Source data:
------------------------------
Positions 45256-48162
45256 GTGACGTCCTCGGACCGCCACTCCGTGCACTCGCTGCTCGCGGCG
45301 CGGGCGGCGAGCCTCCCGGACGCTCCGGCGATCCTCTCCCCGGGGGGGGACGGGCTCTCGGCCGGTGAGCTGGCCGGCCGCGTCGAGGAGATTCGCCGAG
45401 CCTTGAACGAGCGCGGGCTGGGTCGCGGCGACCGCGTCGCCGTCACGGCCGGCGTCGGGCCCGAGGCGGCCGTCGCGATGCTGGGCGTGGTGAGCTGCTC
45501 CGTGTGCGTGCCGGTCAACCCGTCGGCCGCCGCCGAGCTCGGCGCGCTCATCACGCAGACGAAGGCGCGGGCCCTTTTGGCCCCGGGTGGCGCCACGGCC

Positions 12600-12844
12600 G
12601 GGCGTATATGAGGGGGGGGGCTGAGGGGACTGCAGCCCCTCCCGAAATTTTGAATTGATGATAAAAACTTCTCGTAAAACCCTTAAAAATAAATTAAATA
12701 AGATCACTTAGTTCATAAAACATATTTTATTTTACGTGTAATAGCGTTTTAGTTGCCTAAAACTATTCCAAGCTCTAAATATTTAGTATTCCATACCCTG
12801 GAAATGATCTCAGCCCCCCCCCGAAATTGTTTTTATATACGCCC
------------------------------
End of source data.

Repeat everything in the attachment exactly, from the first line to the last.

Positions 45256-48162
45256 GTGACGTCCTCGGACCGCCACTCCGTGCACTCGCTGCTCGCGGCG
45301 CGGGCGGCGAGCCTCCCGGACGCTCCGGCGATCCTCTCCCCGGGGGGGGACGGGCTCTCGGCCGGTGAGCTGGCCGGCCGCGTCGAGGAGATTCGCCGAG
45401 CCTTGAACGAGCGCGGGCTGGGTCGCGGCGACCGCGTCGCCGTCACGGCCGGCGTCGGGCCCGAGGCGGCCGTCGCGATGCTGGGCGTGGTGAGCTGCTC
45501 CGTGTGCGTGCCGGTCAACCCGTCGGCCGCCGCCGAGCTCGGCGCGCTCATCACGCAGACGAAGGCGCGGGCCCTTTTGGCCCCGGGTGGCGCCACGGCC

Positions 12600-12844
12600 G
12601 GGCGTATATGAGGGGGGGGGCTGAGGGGACTGCAGCCCCTCCCGAAATTTTGAATTGATGATAAAAACTTCTCGTAAAACCCTTAAAAATAAATTAAATA
12701 AGATCACTTAGTTCATAAAACATATTTTATTTTACGTGTAATAGCGTTTTAGTTGCCTAAAACTATTCCAAGCTCTAAATATTTAGTATTCCATACCCTG
12801 GAAATGATCTCAGCCCCCCCCCGAAATTGTTTTTATATACGCCC